Not every youngster who left home fulfilled their dreams.  Many of these young people died along the trail from Missouri to Oregon, buried without a marker to record their names.  Some were killed by Indians, their bodies mutilated and left to rot in the sun or as forage for coyotes.

Old west towns were dens of iniquity with plenty of opportunity for sorrow.  Drinking and gambling was a dangerous pastime —along with giving sass to a bully and a cutthroat.  What killed these youngsters was a well-aimed bullet or a lucky shot, aided and abetted by their immaturity, possibly exacerbated by the effects of strong liquor, and a firearm that they didn’t know how to use, or when.  When the smoke cleared, the town undertaker dropped their young bodies into a deep sandy hole in the ground, and then collected a few bucks from the town mayor as recompense for his trouble.  The graveside service did have the appearance of a Christian burial but at that moment it no longer mattered what their names were, or where they came from, whether they had sweethearts back home, or even if they had families that still remembered them in prayer at the dinner table.

Statistics indicate that most people who responded to the various gold rushes ended up with very little to show for their efforts.  Claim jumpers were indiscriminate killers, vigilante groups spent no time examining case law, and some folks were shot and killed for whatever they had in their pockets —which wasn’t much.  Most gold seekers never struck it rich.  No, the only people who made a lot of money during the gold rush times were those who sold or rented goods to miners.  Gamblers fared well, as did the prostitutes[2].  A steak dinner cost about $50.00.  Shoveling crap in the local livery stables wasn’t glorious work, but it paid well, and it was safer than tending bar.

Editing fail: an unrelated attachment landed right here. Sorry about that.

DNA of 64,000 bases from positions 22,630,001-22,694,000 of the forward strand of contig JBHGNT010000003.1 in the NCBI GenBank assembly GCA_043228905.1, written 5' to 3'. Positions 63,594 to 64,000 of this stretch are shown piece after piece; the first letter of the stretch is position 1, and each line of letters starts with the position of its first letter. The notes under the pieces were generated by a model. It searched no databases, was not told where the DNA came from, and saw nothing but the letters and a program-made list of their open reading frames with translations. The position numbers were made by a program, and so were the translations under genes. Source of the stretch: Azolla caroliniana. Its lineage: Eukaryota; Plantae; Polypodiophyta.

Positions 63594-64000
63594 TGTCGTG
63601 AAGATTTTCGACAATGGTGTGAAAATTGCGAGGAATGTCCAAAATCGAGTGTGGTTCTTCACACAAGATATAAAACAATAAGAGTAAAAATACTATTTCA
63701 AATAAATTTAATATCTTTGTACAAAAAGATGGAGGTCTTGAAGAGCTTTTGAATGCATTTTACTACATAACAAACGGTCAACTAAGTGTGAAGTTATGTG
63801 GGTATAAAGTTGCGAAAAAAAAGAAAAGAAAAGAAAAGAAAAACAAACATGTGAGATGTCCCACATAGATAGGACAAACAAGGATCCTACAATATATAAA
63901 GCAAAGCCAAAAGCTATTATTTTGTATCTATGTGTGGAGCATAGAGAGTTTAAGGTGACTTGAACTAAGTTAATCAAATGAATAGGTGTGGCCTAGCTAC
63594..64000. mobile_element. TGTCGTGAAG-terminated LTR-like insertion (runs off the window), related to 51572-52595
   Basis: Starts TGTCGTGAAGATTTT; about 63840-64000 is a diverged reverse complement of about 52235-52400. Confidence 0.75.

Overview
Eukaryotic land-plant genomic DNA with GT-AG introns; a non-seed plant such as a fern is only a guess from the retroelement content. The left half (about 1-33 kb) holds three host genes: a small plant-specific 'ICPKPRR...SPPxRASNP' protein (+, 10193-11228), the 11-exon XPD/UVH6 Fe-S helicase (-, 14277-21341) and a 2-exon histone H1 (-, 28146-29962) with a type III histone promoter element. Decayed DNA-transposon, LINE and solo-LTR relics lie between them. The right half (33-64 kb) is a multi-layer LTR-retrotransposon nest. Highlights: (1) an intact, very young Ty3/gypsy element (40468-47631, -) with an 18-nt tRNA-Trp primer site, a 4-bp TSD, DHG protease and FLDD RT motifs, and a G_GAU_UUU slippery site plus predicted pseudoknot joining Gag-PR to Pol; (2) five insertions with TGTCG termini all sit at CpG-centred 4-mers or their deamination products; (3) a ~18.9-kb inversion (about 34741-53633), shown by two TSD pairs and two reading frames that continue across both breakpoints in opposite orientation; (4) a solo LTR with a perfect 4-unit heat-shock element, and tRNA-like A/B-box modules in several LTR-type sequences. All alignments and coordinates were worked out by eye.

Tombstone Funeral

One final coach ride

Life requires some risk.  People set out either with specific goals for themselves, or a few vague ideas about what they want to accomplish in their life and one of two things result: success, or failure.  Life offers only one guarantee: death.  It may be more likely that a youngster with a good plan will achieve success but there is no guarantee of that.  It is also true that a young person could achieve some success through pure good luck — and then lose everything through pure bad luck.  When luck really ran against these folks, they died and all that we know of them today is that they were an “Unknown Cowboy.”

The Old West may conger up romantic notions for some, and I’ll admit some fascination with tales of the frontier.  Despite the enjoyment I obtain from the reading of history, life was a crapshoot.  America’s youngsters buried on boot hill are part of that story.

Endnotes:

[1] Leslie was a rowdy, a gunfighter, Indian scout, prospector, who lived his life untampered by Christian charity.  His birth name was Nashville Franklyn Leslie and we remember him most as the fellow who killed Billy Claiborne.  He was called “Buckskin” because he always wore a buckskin jacket.  Leslie was not a big man; he stood around 5’7” and weighed around 135 pounds.  He was a two-gun shootist and good at it.  The one thing that stands out about Frank Leslie is the absence of a sense of humor.  Some claim that Johnny Ringo was killed by Frank Leslie … but the allegation was never proved.

[2] Truth be told, prostitutes probably killed more cowpokes than gunslingers.  Syphilis and gonorrhea were epidemic in the old west.

About Mustang

US Marine (Retired), historian, writer.
This entry was posted in History. Bookmark the permalink.

6 Responses to Boot Hill

  1. kidme37 says:

    I’ve also been to boot hill in Tombstone. Sobering.

    Liked by 1 person

  2. Andy says:

    Thoroughly interesting article.

    Liked by 1 person